Female police officers in Mexico have issued complaints against their male supervisors for forcing them to undergo “attractiveness inspections“ before they are selected for a new all-woman police unit.
The procedure has caused outrage among female police officers leading some to complain to the state’s human rights commission.
The Independent reports:
Male officers conducting the inspections singled out young female officers in the Mexican city of Queretaro and remarked on their weight and appearance, Maricruz Ocampo, of Coincidir Mujeres, an NGO helping the women, told the Guardian.
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Two officers have since complained to the state’s human rights commission.
Documents shared by Coincidir Mujeres on their Facebook page included testimony from one of the Queretaro police officers who said: “Like cattle, we went through several ballots… The atmosphere was filled with rage, helplessness, frustration, sadness.”
The statement also mentions “degrading treatment”, “lack of respect” and “a clear violation of our rights”.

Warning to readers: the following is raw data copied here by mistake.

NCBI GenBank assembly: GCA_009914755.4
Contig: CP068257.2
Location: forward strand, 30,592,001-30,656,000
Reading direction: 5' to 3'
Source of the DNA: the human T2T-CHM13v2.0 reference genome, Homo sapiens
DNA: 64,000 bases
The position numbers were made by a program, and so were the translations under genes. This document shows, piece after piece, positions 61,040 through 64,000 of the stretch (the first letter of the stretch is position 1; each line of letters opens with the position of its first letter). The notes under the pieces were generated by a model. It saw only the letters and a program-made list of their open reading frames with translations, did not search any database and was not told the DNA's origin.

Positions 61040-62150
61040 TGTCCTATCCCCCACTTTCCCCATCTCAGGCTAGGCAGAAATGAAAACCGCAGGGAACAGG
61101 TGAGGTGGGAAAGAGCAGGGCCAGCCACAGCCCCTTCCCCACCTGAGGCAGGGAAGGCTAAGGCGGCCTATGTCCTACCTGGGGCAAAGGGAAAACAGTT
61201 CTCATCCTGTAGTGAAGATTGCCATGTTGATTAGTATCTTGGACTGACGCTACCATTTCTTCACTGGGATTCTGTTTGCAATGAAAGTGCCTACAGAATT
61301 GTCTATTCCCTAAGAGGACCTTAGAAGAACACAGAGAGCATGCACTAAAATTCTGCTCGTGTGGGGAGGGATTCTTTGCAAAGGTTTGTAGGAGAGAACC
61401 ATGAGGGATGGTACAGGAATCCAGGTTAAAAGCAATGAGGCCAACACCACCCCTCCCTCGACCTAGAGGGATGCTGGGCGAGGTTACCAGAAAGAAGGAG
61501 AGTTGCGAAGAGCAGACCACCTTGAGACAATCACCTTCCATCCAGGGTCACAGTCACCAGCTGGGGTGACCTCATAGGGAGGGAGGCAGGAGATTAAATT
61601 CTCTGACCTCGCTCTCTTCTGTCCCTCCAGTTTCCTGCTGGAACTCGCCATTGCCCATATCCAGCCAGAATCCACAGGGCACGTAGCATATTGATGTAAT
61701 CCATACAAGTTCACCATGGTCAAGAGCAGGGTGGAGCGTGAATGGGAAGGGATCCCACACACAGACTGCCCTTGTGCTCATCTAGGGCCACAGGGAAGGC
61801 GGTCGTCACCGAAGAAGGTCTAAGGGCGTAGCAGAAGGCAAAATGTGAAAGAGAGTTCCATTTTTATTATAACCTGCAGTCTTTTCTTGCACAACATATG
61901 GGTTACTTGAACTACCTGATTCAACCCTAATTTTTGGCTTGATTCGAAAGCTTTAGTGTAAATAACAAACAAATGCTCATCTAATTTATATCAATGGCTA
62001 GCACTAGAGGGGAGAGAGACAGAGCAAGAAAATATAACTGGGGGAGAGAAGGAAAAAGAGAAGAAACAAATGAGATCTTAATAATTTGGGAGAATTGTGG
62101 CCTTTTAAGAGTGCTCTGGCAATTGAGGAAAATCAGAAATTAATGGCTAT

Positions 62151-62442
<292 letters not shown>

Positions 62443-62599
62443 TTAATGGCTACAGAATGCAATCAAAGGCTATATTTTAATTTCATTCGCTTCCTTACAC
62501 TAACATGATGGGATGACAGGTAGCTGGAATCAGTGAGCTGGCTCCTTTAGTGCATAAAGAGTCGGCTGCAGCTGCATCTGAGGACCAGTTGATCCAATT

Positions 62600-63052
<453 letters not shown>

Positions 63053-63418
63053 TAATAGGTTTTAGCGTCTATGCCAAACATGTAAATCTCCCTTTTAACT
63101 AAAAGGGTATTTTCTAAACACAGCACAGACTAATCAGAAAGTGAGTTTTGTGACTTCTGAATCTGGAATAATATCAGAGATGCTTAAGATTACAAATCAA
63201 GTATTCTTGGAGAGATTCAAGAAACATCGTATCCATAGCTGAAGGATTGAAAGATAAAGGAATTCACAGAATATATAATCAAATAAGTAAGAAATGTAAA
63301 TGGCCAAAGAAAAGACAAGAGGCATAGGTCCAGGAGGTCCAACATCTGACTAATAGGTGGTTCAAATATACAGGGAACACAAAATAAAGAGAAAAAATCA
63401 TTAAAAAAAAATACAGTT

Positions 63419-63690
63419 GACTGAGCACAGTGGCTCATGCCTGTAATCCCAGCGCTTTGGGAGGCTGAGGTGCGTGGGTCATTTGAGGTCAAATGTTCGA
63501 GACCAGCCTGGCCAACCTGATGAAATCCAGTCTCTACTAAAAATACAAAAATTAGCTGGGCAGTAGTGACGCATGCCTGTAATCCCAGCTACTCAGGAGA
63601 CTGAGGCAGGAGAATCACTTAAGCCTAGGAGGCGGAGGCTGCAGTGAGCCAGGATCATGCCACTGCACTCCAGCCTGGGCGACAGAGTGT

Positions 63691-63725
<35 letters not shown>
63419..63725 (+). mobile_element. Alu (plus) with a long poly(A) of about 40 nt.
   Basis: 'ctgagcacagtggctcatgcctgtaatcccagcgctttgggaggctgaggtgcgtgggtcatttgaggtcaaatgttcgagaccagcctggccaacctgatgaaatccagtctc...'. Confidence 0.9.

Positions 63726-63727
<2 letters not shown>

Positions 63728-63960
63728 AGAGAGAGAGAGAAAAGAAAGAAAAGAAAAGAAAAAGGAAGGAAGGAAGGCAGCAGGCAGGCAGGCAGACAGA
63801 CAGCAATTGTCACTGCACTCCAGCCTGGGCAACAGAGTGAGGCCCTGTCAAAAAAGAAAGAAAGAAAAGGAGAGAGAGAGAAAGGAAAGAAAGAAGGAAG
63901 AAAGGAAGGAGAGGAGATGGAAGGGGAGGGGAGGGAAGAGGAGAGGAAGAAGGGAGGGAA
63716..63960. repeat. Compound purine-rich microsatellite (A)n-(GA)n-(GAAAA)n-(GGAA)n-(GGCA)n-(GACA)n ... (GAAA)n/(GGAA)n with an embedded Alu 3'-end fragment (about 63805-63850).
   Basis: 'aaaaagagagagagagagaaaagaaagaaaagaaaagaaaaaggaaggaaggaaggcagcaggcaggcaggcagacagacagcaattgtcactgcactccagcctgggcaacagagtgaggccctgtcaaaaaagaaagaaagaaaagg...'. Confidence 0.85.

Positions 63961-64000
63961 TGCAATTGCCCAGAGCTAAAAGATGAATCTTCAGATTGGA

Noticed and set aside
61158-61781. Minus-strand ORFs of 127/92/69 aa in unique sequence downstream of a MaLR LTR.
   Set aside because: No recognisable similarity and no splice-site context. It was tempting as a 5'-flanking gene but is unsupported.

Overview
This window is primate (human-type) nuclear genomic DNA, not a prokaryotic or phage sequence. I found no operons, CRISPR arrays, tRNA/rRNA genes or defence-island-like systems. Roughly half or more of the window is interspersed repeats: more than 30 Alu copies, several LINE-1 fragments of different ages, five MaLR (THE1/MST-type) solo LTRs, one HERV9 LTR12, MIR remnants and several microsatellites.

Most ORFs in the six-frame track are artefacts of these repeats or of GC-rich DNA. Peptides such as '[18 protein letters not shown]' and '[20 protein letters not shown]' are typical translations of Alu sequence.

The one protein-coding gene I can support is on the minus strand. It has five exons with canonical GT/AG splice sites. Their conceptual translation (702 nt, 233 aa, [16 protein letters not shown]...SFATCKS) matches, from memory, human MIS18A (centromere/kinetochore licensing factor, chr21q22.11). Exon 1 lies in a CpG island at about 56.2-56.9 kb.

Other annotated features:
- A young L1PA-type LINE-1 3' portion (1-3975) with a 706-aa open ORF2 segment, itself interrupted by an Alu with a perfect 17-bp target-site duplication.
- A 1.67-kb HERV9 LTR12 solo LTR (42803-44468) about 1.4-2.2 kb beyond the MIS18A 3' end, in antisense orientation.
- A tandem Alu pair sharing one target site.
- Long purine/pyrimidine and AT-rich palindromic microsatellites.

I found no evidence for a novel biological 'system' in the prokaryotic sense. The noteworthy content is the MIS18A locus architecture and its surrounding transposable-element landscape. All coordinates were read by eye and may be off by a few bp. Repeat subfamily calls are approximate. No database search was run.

“The women said, ‘I trained to be a police officer, not a showgirl,’” Ms Ocampo said.
The accusations have surfaced during a strike by police in Queretaro calling for the resignation of police chief Rolando Eugenio Hidalgo Eddy, who took up the role last year.
In his previous role as a police chief in Aguascalientes, Hidalgo Eddy set up a similar team of female officers who wore high-heels and tight clothes while on duty.
The all-female police squad garnered international attention when they appeared in a picture with Mexican President Enrique Pena Nieto in 2013.
This squad has recently been scaled down and their uniforms changed to standard police attire, Mexican newspaper Excelsior reported.
Acapulco has also started a tourist squad of attractive female officers this year. Acapulco’s police chief Manuel Flores told the Mail Online: “Visitors numbers have dropped since the local gang wars began… we had to think of a way to inspire confidence in the tourists, and our new faces on the street are not only responsible but very eye-catching.”
Ms Ocampo says there has been a rise in sexual harassment allegations within the police and raised concerns “that the human rights violations inside the force are going to eventually move toward the public”.
Queretaro Police told the Guardian that there were no plans to form such a female unit. They did not comment on the allegations of harassment, adding they would wait for the human rights commission’s investigation.
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